Rocky, J. S., & Bullwinkle, B. M. (1970). Death, Passivity, and Depression: The case of the stiff moose. In B. Badinov & N. Natacia’s (Eds.) Select case reports of the KGB (pp. 100102). Moscow: KGB Press. Sternberg. R. J. (1992, September). How to win acceptances by psychological journals: 21 tips for better writing. APS Observer, 12-18. Sternberg, R. J. (1993). The psychologist’s companion (3rd ed.). New York: Cambridge University Press. Strunk, W., Jr., & White, E. B. (1979). The elements of style (3rd ed.). NY: Macmillan. Templeman, T. L. (1986). Psychotherapy of the dead revisited: Biological approaches to the treatment of a difficult patient population. In G. C. Ellenbogen (Ed.) Oral sadism and the vegetarian personality: Readings from the journal of polymorphous perversity. New York: Ballantine.

SAMPLE APA PAPER: PSYCHOTHERAPY AND THE DECEASED Footnotes 1. A reviewer or a teacher would likely want to see more detail than is provided by this


description of the therapeutic intervention. However, this is just a sample paper and I know next to nothing about object relations theory... so there. 2. Univariate analyses typically involve two variables: one independent variable and one dependent variable. They can be contrasted with multivariate analyses where multiple independent variables and/or multiple dependent variables are included in the analysis. Examples of univariate analyses include: t-tests, one-way ANOVA, chi-square goodness of fit test, and chisquare test of independence. 3. Covariates are variables that are included in an analysis so that their influence be removed. It allows you to see how two or more variables are related when the influence of the covariate is controlled.

SAMPLE APA PAPER: PSYCHOTHERAPY AND THE DECEASED Tables and figures appear before Table 1 Appendices (APA, 2009, pp. 229-230). Means and Standard Deviations for Self-Reports of Depression Separate by Ethnicity Ethnicity Cauc. BDI Score 18.22b (3.00) AI 17.93b (2.99) AA 10.51a (3.23) APIA 14.33a (3.10) HL 13.99a (3.50) Other 14.88a (3.22) F 2.55*


Note. * = p< .05, ** = p < .01, *** = p < .001. df = (5, 94). Standard deviations appear in parentheses below means. Means within rows with differing subscripts are significantly different at least at the p < .05 level, using Fisher’s LSD post hoc test. Cauc. = Caucasian/European Amercian, AI = American Indian, AA = African American, APIA = Asian Pacific Islander American, HL = Hispanic/Latino American.

The placement and format of table notes has changed

SAMPLE APA PAPER: PSYCHOTHERAPY AND THE DECEASED Table 2 It is not clear whether the title should be double spaced or not


Cross-tabulation of Therapy vs. No-Therapy Groups and Sexual Dysfuntion vs. No-Sexual Dysfunction Classifications

Group Therapy Sexual Dysfunction No Sexual Dysfunction 10% (-2.62) 40% (3.95) No Therapy 40% (3.95) 10% (-2.62)

Note. Adjusted standardized residual frequencies appear in parentheses bellow observed percentages.



Mean Depression Score, Mood Score, and Passivity Scores for the Treatment and No-Treatment Groups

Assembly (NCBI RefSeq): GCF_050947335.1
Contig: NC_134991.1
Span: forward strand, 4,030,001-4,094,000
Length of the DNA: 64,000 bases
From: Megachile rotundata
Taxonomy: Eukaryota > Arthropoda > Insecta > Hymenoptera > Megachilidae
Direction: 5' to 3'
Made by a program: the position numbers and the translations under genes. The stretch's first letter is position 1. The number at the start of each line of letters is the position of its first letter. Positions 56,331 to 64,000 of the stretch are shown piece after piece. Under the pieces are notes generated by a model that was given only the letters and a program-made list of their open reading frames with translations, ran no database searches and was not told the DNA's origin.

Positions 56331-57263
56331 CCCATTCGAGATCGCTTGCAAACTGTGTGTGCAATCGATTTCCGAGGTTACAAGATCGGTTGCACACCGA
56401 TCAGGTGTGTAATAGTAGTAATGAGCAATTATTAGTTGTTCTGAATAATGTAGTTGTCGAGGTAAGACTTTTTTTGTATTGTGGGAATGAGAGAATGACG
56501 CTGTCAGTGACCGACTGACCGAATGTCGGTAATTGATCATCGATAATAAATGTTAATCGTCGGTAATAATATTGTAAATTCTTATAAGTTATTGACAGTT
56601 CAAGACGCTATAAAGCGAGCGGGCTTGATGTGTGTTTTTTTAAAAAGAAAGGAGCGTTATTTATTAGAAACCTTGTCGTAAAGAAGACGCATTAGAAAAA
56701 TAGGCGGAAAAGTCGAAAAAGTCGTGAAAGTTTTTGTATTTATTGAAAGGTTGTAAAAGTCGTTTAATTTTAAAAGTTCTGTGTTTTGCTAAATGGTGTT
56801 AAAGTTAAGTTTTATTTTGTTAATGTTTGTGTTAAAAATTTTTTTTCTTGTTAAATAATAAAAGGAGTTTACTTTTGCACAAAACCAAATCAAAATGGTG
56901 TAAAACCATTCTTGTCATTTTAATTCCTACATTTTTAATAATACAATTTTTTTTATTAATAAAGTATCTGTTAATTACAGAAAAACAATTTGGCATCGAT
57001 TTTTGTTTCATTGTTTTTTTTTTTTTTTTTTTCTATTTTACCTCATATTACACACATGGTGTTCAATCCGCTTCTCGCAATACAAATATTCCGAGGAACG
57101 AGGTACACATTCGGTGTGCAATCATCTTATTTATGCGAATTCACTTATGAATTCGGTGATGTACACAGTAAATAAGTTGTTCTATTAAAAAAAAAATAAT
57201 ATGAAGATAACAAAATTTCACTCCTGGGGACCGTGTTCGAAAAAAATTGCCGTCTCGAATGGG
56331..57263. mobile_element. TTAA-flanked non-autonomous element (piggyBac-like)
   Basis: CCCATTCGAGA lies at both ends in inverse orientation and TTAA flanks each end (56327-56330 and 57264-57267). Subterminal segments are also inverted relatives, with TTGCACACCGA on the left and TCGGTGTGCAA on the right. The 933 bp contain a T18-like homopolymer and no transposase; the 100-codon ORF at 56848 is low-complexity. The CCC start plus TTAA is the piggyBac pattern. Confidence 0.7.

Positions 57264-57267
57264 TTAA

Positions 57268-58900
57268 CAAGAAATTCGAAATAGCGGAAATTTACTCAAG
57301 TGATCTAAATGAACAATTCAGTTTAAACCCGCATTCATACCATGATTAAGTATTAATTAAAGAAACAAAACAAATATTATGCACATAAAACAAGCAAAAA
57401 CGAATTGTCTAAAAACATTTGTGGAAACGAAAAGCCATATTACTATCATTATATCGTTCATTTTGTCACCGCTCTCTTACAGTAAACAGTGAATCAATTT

Dependent Variable Depression Passivity

Treatment Condition Therapy 37.67 (3.56) 29.81 (2.23) No-Therapy 36.03 (2.99) 29.39 (2.01) t 2.49*** 1.04 d .50 .21

Note. * = p< .05, ** = p < .01, *** = p < .001. df = 98 for all analyses. Standard deviations appear in parentheses below means.



Figure 1. This figure shows an example of an apparatus that would be best describe through a visual rather than written medium. This figure provides a graphical representation of the experiment room used to obtain a measure of passivity. The figure caption should appear on the same page as the figure (APA, 2009, pp. 158-160).

SAMPLE APA PAPER: PSYCHOTHERAPY AND THE DECEASED Appendix Sexual Hygiene Attitudes and Gripes for Educational and Academic Research 1. I rarely desire sexual intercourse. 2. I rarely practice autoeroticism (masturbation).


Appendices appear after tables and figures (APA, 2009, pp. 229-230).

3. When I want to have sexual intercourse, I am afraid that I will not be able to achieve orgasm. 4. When I want to have sexual intercourse, I am usually unable to become physically aroused. 5. My partner usually wants to have sex more often than I do. 6. People who put cottage cheese in their pants make me nervous. 7. When I think of George Bush Jr. my toes itch. 8. I often wake up from dreams where I am standing on top of a giant jello mold with thousands of clones of Jessie Helms dressed in rabbit suits, screaming and throwing pickled herring at me. 9. I own more than one Back Street Boys album. 10. The thought of my parents having sex makes me think of Barney the Purple Dinosaur. 11. I often sleep at night and/or the early morning for more than one hour at a time. 12. I believe that sex is an unnatural act imposed upon us by a race of mole people who live in the belly of the earth and are awaiting the moment when everyone on earth is having sex simultaneously so they can release their evil army of genetically mutated sea monkeys to steal all the caps to ink pens, causing them to dry out and preventing the human species from ever being able to take a memo again.…...